Girls, this one’s for you (but guys, I invite you to stick around too).
I spent more than 12 hours in my car this week. It was as charming as you might imagine. The bright side to all that windshield time was that I had the opportunity to consume a ton of great content that fired me up for the drive and inspired me for long after I turned off my ignition.
One podcast episode (listen or watch) particularly stayed with me. It was Tony Robbins interviewing Ellen Latham, the creator of Orange Theory Fitness (my fav work out, ever). It’s worth listening to the whole thing but it was at the very end (minute 27 in the video), when the creator of Shake Shack asked Ellen how she’s had to reinvent her leadership style since she launched her company that really resonated with me.
Ellen talked about how when she first had the opportunity to go big, she sort of giggled and dismissed the idea. She went on to say that she didn’t believe in her potential. She didn’t feel like she deserved big things as a woman. That she didn’t deserve success. And while we can probably all marvel at the fitness empire this woman has built and wonder how she could ever feel that way, I find that it’s a common feeling among women, myself included.
In 2014, when about to have my first baby, I read Cheryl Sandberg’s Lean In and in Chapter 2, Sit at the Table, Cheryl writes:
“The keynote speaker, Dr.Peggy McIntosh….. explained that many people, but especially women, feel fraudulent when they are praised for their accomplishments. Instead of feeling worthy of recognition, they feel undeserving or guilty, as if a mistake has been made. Despite being high achievers, even experts in their fields, women can’t seem to shake the sense that it is only a matter of time until they are found out for who they really are— impostors with limited skills or abilities.”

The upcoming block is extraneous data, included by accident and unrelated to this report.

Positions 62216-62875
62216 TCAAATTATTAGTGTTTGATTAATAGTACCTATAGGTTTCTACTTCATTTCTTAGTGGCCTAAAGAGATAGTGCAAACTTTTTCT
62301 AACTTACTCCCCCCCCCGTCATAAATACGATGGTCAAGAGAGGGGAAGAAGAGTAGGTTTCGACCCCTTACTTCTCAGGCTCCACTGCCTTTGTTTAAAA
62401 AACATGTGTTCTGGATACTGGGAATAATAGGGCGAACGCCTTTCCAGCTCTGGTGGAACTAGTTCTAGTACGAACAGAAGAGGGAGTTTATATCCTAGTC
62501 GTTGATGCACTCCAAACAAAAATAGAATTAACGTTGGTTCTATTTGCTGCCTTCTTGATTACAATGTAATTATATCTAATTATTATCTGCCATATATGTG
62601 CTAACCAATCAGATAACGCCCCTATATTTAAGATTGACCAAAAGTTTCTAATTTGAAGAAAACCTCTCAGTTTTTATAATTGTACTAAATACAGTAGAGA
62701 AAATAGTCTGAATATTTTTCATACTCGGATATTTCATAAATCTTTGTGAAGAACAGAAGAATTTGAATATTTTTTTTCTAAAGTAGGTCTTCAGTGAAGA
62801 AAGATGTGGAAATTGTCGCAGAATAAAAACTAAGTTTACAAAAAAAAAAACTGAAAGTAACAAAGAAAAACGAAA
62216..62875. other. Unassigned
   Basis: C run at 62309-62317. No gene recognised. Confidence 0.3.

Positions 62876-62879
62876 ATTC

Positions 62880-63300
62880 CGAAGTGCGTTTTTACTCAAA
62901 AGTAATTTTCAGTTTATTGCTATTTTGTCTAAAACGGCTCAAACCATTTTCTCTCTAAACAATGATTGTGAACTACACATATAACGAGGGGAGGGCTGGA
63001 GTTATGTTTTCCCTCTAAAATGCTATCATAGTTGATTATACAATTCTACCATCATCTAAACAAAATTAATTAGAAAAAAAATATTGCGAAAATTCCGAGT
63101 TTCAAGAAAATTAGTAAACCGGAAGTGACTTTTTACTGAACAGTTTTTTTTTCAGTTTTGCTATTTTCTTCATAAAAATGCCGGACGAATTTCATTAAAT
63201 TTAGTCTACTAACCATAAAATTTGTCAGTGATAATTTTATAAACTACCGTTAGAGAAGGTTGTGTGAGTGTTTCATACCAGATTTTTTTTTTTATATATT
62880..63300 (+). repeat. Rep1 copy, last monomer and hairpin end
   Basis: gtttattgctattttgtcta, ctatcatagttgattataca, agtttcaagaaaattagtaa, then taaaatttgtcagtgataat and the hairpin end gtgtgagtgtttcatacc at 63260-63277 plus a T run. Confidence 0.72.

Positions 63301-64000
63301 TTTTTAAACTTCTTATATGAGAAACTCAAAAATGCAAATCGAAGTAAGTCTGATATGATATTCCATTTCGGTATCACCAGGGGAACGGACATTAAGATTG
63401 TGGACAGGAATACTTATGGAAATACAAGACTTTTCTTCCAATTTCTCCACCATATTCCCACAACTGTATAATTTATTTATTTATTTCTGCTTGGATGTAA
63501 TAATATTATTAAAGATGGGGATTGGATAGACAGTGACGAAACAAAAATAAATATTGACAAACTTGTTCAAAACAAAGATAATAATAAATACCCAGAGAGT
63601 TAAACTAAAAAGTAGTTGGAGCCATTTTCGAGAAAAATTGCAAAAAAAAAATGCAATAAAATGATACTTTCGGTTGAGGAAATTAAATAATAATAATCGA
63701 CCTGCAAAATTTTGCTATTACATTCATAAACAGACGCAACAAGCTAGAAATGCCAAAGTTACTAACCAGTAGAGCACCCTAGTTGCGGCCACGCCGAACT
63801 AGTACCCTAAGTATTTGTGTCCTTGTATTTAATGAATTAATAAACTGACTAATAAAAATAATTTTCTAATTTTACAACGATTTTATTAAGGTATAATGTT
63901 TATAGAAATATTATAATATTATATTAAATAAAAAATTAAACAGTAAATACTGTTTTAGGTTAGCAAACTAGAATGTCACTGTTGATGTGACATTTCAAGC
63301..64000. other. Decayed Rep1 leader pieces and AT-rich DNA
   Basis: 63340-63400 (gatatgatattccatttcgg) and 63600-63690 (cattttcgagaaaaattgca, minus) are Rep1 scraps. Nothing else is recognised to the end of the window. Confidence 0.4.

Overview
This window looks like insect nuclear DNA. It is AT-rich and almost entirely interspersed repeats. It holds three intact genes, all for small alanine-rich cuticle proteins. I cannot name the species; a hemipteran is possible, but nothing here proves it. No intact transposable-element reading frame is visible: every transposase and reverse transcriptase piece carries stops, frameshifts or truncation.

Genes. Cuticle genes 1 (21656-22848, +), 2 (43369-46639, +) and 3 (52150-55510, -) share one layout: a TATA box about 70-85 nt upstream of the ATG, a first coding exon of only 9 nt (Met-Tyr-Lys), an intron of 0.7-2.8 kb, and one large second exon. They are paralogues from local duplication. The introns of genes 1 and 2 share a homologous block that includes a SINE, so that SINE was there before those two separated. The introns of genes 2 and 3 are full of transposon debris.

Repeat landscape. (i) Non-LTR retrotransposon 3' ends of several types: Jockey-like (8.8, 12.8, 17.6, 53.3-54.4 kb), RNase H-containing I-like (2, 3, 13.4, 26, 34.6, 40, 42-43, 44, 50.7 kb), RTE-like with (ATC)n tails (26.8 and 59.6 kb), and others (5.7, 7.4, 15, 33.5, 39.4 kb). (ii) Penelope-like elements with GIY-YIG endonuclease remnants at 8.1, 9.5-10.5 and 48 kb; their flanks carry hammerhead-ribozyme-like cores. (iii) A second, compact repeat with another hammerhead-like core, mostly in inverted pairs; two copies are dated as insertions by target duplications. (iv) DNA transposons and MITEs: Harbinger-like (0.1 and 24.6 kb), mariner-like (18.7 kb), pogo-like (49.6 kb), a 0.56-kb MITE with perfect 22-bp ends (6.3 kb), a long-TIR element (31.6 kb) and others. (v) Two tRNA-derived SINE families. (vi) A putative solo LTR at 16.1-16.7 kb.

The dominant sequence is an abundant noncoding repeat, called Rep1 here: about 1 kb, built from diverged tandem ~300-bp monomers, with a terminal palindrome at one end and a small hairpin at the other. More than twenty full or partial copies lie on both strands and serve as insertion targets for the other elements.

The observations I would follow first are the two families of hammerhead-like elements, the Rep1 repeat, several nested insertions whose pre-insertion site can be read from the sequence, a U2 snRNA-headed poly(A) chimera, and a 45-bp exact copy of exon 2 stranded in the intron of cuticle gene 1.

That whole chapter dives deeper into the subject and is fascinating so I encourage you to read it if you relate with these feelings too (because, you’re not alone! It’s a thing!).
Despite my efforts towards being aware and in control of my thoughts, I admit I fall into the trap of “impostor syndrome,” too.
In 2016, the same year that I had my second child and took a full 12 weeks off, I won Salesperson of the Year; the highest award at my company.
I was sitting in the very back of the room when they announced my name, so it was a long walk to the podium. Amidst the high fives and smiles, I was inundated with several feelings– pride, excitement, gratitude and then— undeserving, inadequate, and guilt.
Did I deserve this? Surely I wasn’t qualified? Somebody here definitely worked harder than I did. Did I just get lucky? Has there been a mistake?
I talked to other women, successful by all definitions, about this to see if Cheryl, Ellen and I are the only ones who feel this way. Spoiler alert: we’re not.